Dollar Goes up As COVID-19 Cases Rise
On Thursday, the dollar strengthened as the euphoria about the potential coronavirus vaccines ran into worries about the surging infection numbers and risks to the already-fragile recovery in the global economy. In addition, the US dollar appeared to be caught between two opposing forces, as it was supported by a safety bit, but new speculation regarding monetary easing from the Federal Reserve for boosting the economy also held it back in some ways. There was a 0.2% decline in the euro/dollar and it was last trading at $1.1833. Plans of introducing a fiscal stimulus have moved to the side, as President Donald Trump has refused to concede electoral defeat, which has consumed the attention of the lawmakers.
Therefore, there is increasing speculation that the Federal Reserve may end up loosening the monetary policy even further in December. On Wednesday, two top Fed officials did talk about the option of doing more, and there has also been a rally in Treasuries in anticipation of the Fed possibly expanding their bond buying plans. An index that keeps track of the dollar against a basket of other major currencies remained flat at 92.55, which made it close to the weakest it had been since August. Still, the Australian dollar and the Scandinavian currencies, which had benefitted from the decline of the US dollar, also lost their strength.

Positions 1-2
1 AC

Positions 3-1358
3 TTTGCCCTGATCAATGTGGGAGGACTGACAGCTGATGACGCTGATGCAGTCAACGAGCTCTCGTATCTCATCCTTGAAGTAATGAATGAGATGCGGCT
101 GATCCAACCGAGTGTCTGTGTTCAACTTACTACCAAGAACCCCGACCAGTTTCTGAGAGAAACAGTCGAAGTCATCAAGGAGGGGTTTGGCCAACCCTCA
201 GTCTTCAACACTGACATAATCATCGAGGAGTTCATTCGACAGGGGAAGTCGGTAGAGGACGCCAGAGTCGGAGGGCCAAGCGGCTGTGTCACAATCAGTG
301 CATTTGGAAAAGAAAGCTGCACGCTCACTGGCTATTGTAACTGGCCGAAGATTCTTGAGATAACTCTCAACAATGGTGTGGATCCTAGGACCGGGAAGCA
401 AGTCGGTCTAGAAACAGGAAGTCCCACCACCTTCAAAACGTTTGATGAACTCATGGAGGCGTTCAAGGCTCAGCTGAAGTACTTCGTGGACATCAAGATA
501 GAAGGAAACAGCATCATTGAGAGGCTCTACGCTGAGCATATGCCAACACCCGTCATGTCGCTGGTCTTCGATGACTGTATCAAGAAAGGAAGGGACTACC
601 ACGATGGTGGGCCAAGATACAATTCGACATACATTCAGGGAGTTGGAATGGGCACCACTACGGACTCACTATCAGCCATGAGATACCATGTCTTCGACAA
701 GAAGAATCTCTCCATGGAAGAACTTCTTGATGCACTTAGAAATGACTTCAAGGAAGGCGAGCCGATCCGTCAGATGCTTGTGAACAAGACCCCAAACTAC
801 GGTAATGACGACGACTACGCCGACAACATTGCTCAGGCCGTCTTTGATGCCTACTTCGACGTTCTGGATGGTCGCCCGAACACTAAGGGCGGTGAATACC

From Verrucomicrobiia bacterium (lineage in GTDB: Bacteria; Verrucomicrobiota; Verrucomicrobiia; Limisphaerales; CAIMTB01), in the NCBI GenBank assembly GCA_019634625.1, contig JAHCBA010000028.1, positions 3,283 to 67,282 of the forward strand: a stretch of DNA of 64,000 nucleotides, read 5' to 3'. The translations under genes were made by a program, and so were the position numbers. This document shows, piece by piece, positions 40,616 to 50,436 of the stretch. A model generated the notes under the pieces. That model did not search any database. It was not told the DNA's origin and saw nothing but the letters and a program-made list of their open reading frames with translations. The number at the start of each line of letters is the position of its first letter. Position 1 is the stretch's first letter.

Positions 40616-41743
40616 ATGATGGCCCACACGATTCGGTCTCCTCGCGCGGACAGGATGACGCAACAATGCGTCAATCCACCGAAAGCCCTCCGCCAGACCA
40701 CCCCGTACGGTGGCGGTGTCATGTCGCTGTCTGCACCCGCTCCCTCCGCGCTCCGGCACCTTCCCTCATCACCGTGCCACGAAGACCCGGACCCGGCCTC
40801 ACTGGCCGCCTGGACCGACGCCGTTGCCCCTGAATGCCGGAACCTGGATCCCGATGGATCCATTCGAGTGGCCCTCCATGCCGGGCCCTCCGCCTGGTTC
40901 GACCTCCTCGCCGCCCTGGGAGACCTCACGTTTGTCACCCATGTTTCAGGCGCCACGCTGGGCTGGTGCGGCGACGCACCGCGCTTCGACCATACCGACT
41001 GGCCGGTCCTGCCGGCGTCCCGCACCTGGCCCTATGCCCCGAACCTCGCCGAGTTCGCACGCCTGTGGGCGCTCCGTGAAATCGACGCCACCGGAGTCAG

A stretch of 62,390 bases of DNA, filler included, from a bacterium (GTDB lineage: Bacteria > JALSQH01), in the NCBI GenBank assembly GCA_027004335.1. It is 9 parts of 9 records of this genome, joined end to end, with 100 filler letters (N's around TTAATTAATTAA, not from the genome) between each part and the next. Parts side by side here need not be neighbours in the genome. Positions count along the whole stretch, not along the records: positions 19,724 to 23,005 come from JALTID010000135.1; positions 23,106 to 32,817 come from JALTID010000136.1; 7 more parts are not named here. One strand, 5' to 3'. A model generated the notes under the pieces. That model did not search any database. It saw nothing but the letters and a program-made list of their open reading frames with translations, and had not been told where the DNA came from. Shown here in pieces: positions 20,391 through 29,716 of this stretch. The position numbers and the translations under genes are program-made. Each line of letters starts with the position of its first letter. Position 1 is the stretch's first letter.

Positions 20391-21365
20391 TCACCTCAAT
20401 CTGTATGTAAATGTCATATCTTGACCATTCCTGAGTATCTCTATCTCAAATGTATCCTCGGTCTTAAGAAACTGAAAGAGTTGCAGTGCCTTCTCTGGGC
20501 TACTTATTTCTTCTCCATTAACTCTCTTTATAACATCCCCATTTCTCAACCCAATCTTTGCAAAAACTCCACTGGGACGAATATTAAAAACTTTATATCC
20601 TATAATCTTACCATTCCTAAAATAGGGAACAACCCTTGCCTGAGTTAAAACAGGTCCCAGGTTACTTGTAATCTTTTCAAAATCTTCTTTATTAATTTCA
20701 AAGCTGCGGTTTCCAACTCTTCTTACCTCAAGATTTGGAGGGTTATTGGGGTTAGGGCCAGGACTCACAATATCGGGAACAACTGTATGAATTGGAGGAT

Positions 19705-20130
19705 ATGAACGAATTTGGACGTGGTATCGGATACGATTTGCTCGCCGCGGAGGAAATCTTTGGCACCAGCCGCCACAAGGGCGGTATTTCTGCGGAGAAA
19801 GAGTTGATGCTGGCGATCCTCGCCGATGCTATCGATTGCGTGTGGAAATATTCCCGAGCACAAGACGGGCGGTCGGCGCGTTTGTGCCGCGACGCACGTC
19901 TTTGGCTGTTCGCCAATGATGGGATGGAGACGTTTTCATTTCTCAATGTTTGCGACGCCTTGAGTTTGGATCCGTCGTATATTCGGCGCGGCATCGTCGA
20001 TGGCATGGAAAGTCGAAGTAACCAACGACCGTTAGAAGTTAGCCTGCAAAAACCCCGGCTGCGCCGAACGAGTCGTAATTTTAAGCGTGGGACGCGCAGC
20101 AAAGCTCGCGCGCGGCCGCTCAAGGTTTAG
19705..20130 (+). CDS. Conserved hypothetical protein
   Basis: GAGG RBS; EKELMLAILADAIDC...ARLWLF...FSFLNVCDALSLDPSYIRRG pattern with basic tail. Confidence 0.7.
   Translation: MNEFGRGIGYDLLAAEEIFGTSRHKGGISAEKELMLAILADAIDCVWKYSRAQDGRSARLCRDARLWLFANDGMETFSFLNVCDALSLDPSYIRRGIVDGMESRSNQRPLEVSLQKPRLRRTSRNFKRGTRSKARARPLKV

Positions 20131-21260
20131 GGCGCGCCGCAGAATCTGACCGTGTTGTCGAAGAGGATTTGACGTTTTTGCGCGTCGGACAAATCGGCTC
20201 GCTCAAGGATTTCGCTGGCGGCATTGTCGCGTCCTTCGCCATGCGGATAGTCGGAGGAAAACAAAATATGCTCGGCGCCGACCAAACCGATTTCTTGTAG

There was a 0.3% decline in the Norwegian crown, both against the euro and the US dollar, at 10.7165 and 9.0535, respectively. There was also a slip in the Swedish crown by the same extent, as opposed to both the currencies, while there was a 0.4% slump in the Aussie dollar at 0.7278. According to analysts, the market participants are heavily confused because they don’t know where they should place more emphasis, whether to focus on the surge in infections due to the pandemic, or the positive headlines about the vaccines.
Some investors had chosen to stick to their guns because even if there was a decline in risk-related assets, it would probably stay limited. They believe that these movements will just be broader corrections in the upward trend that are expected to resume eventually. There was a 0.2% decline in the safe-haven yen against the greenback, as it reached 103.96, after having gained 1.6% last week after Pfizer’s announcement of a promising clinical trial results on their COVID-19 vaccine. On Thursday, investors will be keeping a close eye on US job figures, as they are a key factor ahead of the next moves by the Fed.
Apart from that, Christine Lagarde, the President of the European Central Bank, is also expected to make an appearance at 1000 GMT in Frankfurt at a European Parliament Committee. Elsewhere, there was a 0.4% decline in Sterling to $1.3210 and at 89.53 pence, a 0.2% decline against the euro. This happened after it was reported that European leaders are planning to urge the European Commission to publish their no-deal plans as the Brexit year-end deadline approaches.